What are the trends in the Australian Food Industry? The trend within the Australian food industry seems to attempt to be competitive price-wise. Furthermore, expanded their industry to other sectors including petrol, merchandise and liquor. The food industry looks to what people want and stocks it accordingly. By branching out, those in the food industry are able to cover more segments and increase their profitability in a wider sense. Aldi’s competitive environment in Australia consists of 5 firms, the two major competitor being Woolworths and Coles.
Woolworths has positioned itself as the ‘The Fresh Food People’, aiming to provide a wide range of fresh produce in addition to dry groceries and other merchandise. Many farmers in Australia grow their products exclusively for Woolworths, adhering to strict quality, food hygiene and safety standards. The ‘Fresh Food People’ strategy has been an important way of differentiating themselves from major competitors, such as Coles. Woolworths actively advertises through magazines, newspapers, television and distributed leaflets, aiming to project an image of providing fresh, healthy and high quality products at a reasonable price.
Similar to Woolworths, Coles also is a full-service supermarket, offering fresh produce, dry groceries and other merchandise. Its strategy, however, is less succinct than Woolworths ‘Fresh Food People’ strategy. In March 2002, Coles announced a major restructuring program, aiming to cut costs by improving its supply chain management, implementing changes to its information technology, and trying to achieve better synergies with the other segments in the Coles Myer Corporation. The supply chain changes include restructuring its distribution centre network and simplifying operations and processes in its stores and distribution centres.
In addition, Coles planned to improve its loyalty programs. In addition to the major national chains Woolworths and Coles Myer, there are also a number of smaller regional players in the Australian food retail industry, namely Action supermarkets (owned by Foodland Associated), IGA and Franklins Foodland’s second division is its franchise and supply segment. Foodland is a grocery wholesaler to Western Australian independent supermarket operators including its own franchise banner groups. Foodland also operates three Cash & Carry branches and ‘Foodlink’, Western
Australia’s largest food service operator, supplying caterers, hotels, restaurants, cafes, institutions, 18 schools and mine sites. Foodland’s main strategies are to satisfy changing consumer demands by combining innovation with value and to reduce costs through greater efficiency and better use of technology. IGA is another supermarket with a regional presence in Australia. It has a market share of about 13. 5 percent47. IGA stands for ‘Independent Grocers of Australia’ and was brought to Australia by Davids Holdings in 1988. All IGA stores are independently owned and operated.
The IGA network unites formerly independent retailers that traded under many different names under one brand. This has led to better economies of scale and scope, better buying power and consistency in marketing, merchandising, information technology, and store design. The third regional player in the Australian retail industry is Franklins, a discount supermarket chain, which was founded in 1941 by Frank Lindstrom. Franklins’ strategy concentrates on providing value for money, quality, friendly service, speedy checkouts and a good overall shopping experience53.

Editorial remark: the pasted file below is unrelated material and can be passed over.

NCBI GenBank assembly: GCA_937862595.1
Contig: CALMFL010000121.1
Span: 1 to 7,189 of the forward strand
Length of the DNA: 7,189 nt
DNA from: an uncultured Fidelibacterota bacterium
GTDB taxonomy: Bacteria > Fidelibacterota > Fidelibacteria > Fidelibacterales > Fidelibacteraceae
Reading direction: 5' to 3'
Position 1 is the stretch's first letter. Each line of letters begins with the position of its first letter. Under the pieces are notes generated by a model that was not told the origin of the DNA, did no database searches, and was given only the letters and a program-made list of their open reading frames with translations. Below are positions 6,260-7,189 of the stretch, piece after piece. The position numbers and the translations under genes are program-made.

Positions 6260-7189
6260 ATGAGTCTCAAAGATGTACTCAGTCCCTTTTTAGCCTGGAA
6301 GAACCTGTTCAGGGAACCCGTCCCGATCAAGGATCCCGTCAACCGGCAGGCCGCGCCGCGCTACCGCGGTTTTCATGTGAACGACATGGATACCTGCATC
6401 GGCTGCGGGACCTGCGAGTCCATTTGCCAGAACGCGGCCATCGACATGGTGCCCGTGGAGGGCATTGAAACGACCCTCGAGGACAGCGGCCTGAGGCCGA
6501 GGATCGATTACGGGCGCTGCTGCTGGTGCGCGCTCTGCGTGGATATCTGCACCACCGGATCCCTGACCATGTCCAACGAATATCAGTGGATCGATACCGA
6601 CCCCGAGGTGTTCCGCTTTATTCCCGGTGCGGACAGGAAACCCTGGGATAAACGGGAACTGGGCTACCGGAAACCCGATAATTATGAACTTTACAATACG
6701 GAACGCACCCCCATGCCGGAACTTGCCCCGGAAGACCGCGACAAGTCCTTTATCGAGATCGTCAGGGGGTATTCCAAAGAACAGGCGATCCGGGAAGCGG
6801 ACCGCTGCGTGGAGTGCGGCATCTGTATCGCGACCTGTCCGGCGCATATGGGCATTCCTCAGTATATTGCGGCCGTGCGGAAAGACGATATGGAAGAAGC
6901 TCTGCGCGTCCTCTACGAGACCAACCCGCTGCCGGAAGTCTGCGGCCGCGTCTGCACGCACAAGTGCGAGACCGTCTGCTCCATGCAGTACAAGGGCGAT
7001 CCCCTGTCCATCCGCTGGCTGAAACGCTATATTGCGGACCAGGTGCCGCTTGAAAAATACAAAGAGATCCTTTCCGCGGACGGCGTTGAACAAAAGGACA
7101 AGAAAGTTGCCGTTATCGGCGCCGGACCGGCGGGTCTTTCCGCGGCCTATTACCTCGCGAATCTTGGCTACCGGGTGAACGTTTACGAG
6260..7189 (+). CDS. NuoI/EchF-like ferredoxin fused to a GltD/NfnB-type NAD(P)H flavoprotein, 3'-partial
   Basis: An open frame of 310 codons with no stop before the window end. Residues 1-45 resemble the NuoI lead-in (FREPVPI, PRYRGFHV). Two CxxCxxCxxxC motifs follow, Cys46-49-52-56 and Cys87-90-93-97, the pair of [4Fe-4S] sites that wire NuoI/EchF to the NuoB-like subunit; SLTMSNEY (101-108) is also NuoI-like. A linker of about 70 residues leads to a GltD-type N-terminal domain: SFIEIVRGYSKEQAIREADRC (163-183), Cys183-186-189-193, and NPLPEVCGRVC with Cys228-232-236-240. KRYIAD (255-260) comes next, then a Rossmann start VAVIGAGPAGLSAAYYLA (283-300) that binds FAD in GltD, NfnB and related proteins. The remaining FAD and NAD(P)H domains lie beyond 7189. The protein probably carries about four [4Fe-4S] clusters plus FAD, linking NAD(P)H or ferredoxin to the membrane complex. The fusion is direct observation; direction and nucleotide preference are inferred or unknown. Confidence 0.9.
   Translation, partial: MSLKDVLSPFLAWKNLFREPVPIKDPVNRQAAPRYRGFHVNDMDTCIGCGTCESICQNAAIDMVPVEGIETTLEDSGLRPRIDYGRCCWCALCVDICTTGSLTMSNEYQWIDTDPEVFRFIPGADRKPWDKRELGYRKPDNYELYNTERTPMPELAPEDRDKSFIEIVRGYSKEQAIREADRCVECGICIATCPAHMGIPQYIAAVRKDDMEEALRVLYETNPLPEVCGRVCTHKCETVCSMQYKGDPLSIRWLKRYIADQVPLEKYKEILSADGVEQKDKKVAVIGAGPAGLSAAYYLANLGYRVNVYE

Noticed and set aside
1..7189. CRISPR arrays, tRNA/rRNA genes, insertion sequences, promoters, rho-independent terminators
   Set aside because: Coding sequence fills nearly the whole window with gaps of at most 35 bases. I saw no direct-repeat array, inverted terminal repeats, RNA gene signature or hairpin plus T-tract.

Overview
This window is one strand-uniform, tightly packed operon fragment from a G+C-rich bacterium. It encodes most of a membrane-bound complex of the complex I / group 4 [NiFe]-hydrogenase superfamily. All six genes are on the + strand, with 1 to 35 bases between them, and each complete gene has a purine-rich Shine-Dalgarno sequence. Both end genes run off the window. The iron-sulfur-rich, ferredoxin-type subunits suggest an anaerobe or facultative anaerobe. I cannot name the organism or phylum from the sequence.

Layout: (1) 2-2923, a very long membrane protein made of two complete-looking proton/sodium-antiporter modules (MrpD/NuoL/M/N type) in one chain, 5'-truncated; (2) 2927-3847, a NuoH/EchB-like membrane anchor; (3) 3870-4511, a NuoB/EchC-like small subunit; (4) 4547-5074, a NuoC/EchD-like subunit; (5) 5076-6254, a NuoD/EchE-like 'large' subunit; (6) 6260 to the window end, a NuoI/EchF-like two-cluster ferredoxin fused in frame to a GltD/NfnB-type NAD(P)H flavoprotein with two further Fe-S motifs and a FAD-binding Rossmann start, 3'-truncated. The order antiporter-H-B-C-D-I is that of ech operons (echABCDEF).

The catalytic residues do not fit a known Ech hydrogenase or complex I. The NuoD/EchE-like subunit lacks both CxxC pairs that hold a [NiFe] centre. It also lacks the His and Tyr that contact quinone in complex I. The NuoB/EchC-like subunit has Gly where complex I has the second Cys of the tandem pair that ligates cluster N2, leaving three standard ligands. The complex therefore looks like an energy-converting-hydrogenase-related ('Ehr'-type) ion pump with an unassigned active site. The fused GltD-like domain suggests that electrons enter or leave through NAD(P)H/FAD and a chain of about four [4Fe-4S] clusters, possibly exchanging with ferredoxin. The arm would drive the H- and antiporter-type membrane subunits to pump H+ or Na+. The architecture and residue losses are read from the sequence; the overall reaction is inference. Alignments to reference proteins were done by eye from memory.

Like all the other supermarkets, Franklins also aims to improve supply value chain management and update administration systems. The above discussion has shown the competitive environment in which Aldi operates. It is characterised by two major national chains, Woolworths and Coles, both full-service supermarkets that are trying to differentiate their product offerings and to provide more value for their customers by adding new retail services such as access to discounted petrol and to banking facilities.
They offer house brands as a cheaper alternative to national brands and are aiming to increase the number of products they sell under brand names they own. Both Woolworths and Coles are in the process of overhauling their supply chain management, warehouse and distribution systems in an aggressive bid to cut costs. Price is an important issue and both claim to provide customers with competitive prices and more value for money. The regional retail operators Action, IGA and Franklins pursue a similar approach. They are in the process of addressing supply chain efficiencies and improving logistic arrangements, also with the aim to cut costs.
Similar to Woolworths and Coles, all three regional operators offer house brands and are likely to increase their number over the next few years. Price is also a major issue for the regional supermarkets and they all state that their prices are competitive and that they provide value for money. How is this strategy reflected in Aldi’s value creating activities? Aldi uses the cost leadership strategy for its operations throughout its corporations across Europe, in Australia and the United States of America. This cost leadership strategy is reflected in the Aldi’s value creating activities in many ways: Firm Infrastructure
Aldi has very few layers of management and there are also very few employees at the staff level at the global Aldi headquarters in Germany, these practices allow Aldi to reduce overhead costs. Aldi’s business philosophy also involves simplified planning practices, as Aldi is a highly decentralised corporation, with planning and decision making mostly at the hands of frontline managers and management of individual local Aldi corporations, enabling Aldi to decrease its planning costs. Human Resource Management Aldi’s recruitment and selection of employees is done at the localised level.
Recruitment of new employees is dependent on characteristics that are consistent with the value of saving costs and Aldi usually develops its employees and provides them with career advancement opportunities by selecting internal candidates for managerial roles. Hence Aldi is able to keep the turnover costs at a low level. Aldi also has a hands-on approach to training new employees and managers. New employees and managers are trained to be consistent with Aldi’s goal of reducing costs at every level of the value chain, reducing waste and ensuring that goods are of a high quality acceptable to customers.
Technology Development Aldi uses the latest scanning technology for its check outs and provide the best possible chairs for cashiers at the end of a long conveyor belt, in order to reduce fatigue of cashiers and to reduce waiting time of customers in queues. Procurement Aldi would only offer high quality goods at lowest cost available, and Aldi constantly evaluates the small range of products to identify which products better meet the customer’s demands at a low price.